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Why We Hate Them, Why They Hate Us

The science of political hyperpolarization

It might not surprise you that some Americans think the other side (politically) is evil, and would like to see them die. It might surprise you, though, how many people believe that — and that more of them are Democrats. In his NYT column today, Tom Edsall looks at recent academic research that finds just over 42 percent of the people in each party view those in the other party as “evil.” But wait, there’s more:

Kalmoe and Mason, taking the exploration of partisan animosity a step farther, found that nearly one out of five Republicans and Democrats agree with the statement that their political adversaries “lack the traits to be considered fully human — they behave like animals.”

Their line of questioning did not stop there.

How about: “Do you ever think: ‘we’d be better off as a country if large numbers of the opposing party in the public today just died’?”

Some 20 percent of Democrats (that translates to 12.6 million voters) and 16 percent of Republicans (or 7.9 million voters) do think on occasion that the country would be better off if large numbers of the opposition died.

We’re not finished: “What if the opposing party wins the 2020 presidential election. How much do you feel violence would be justified then?” 18.3 percent of Democrats and 13.8 percent of Republicans said violence would be justified on a scale ranging from “a little” to “a lot.”

Well, you have to figure that each party has its own troglodytes who think this way, right? Guess what:

As partisan hostility deepens, there is one group that might ordinarily be expected to help pull the electorate out of this morass — the most knowledgeable and sophisticated voters.

According to a forthcoming study, however, it is just these voters who display the most uncritical acceptance of party orthodoxy, left or right. On both sides, the best informed voters are by far the most partisan.

You could say that it’s the best informed voters who are the most consistent voters. But you could also say that they are the most abstract ones, the ones least likely to understands what it takes to live peaceably in a pluralistic society.

In marriage preparation, pastors tell couples to watch out for the temptation to have to be right all the time. This can be very destructive in a marriage. To have a successful marriage requires the wisdom to know that the marriage is more important than your own individual needs, and to know when you should give ground for the sake of the greater good. It used to be that this was considered the art of political wisdom, but we seem to have lost that. If a politician compromises with the other side, he’s liable to be primaried by voters who consider him to be a sellout.

Edsall goes on to talk with Steven Pinker and others who explain why this is happening. It’s all pretty convincing, and pretty depressing. Edsall goes on:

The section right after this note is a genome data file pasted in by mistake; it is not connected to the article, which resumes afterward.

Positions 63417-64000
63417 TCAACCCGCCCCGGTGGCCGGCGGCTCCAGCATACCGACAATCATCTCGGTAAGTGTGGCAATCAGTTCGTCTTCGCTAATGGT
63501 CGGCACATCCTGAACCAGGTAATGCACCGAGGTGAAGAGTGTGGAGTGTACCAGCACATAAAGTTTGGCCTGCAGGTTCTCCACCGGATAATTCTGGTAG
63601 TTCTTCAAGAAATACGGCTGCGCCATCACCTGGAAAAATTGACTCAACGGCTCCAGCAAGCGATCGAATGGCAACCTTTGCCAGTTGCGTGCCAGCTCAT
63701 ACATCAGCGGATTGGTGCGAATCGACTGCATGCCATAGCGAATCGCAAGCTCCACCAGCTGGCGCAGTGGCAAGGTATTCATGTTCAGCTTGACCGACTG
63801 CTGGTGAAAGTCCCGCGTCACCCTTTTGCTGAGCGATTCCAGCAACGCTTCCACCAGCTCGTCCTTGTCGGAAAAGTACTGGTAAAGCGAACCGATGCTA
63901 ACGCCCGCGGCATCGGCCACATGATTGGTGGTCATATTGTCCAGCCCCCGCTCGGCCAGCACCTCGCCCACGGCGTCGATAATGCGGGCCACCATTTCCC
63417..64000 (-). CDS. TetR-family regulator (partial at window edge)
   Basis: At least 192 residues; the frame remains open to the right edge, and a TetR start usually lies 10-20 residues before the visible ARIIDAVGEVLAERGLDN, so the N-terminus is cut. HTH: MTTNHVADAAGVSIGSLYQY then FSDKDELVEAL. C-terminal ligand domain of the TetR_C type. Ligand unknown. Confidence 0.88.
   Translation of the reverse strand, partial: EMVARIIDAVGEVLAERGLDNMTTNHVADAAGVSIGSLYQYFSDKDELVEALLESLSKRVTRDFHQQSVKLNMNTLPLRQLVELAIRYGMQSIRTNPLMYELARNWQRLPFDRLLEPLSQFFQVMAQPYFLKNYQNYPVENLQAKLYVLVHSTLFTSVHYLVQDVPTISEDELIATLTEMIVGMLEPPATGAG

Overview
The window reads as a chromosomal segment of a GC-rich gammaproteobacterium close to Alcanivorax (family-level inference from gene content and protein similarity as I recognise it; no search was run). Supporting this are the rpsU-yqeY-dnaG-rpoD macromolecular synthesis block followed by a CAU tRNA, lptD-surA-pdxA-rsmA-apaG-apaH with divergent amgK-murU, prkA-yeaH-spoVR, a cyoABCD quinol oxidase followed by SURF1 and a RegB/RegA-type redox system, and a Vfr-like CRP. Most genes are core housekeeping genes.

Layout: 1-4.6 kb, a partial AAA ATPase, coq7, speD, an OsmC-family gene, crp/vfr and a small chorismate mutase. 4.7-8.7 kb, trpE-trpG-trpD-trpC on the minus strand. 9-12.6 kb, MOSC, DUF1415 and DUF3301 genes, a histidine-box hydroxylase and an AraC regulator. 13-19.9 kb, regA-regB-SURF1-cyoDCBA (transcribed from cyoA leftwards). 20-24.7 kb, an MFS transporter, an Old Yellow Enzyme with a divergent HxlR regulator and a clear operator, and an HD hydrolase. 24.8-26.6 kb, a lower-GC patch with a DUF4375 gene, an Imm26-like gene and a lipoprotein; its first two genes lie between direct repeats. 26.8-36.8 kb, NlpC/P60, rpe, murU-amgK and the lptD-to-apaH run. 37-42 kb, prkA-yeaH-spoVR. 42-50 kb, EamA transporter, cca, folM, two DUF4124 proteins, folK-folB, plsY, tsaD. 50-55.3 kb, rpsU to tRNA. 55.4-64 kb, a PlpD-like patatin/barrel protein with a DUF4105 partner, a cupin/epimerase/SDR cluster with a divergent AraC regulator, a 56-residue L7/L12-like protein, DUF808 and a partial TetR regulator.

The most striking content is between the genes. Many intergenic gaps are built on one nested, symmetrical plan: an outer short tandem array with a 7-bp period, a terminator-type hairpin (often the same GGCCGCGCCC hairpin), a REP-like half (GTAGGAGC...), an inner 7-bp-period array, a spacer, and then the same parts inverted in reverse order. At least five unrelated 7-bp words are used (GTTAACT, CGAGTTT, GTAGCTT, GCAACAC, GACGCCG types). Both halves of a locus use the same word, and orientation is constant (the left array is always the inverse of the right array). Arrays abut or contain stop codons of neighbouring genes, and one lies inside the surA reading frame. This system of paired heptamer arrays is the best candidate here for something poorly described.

When, if ever, will things improve? Jonathan Haidt, a psychologist at N.Y.U., is not optimistic. He emailed:

I am expecting that America’s political dysfunction and anger will worsen, and will continue to worsen even after Donald Trump leaves the White House.


The reasons for my pessimism are that 1) social media gets ever more effective at drowning us in outrage; 2) overall trust in institutions continues to decline, which makes it seem ever more urgent that “our” side take total control; 3) the younger generations have not seen effective political institutions or norms during their lives, and also seem less adept at handling political disagreements; and 4) the norms of campus regarding call-out culture seem to be spreading quickly into business and many other institutions.

Read the whole thing.

Our political and cultural environment has become so intensely moralized, in the sense of seeking with zeal virtue, absent prudence, that to compromise seems like giving in to evil. We see this in LGBT activism (especially trans activism), where activists claim to fail to meet their demands is to have blood on your hands. It’s a childish and absurd tactic, but I don’t for a second believe that they don’t believe it. Many really do think that it’s a matter of life and death whether or not the first-grade teacher gets to read Jacob’s New Dress to the kids in her class. When you work yourself up into such a frenzy, there has to be discharge somewhere.

One reason I am very pessimistic about the soft totalitarianism coming upon us is that the young have been raised under these conditions, and are strongly partisan to the left. As Haidt says, the norms of campus call-out culture are spreading to all kinds of institutions. This, I fear, is the new normal.

Say, if you’re in New Orleans, tomorrow, come out to UNO on Thursday night to see Melissa Harris Perry and me talk about this stuff. Info here. 



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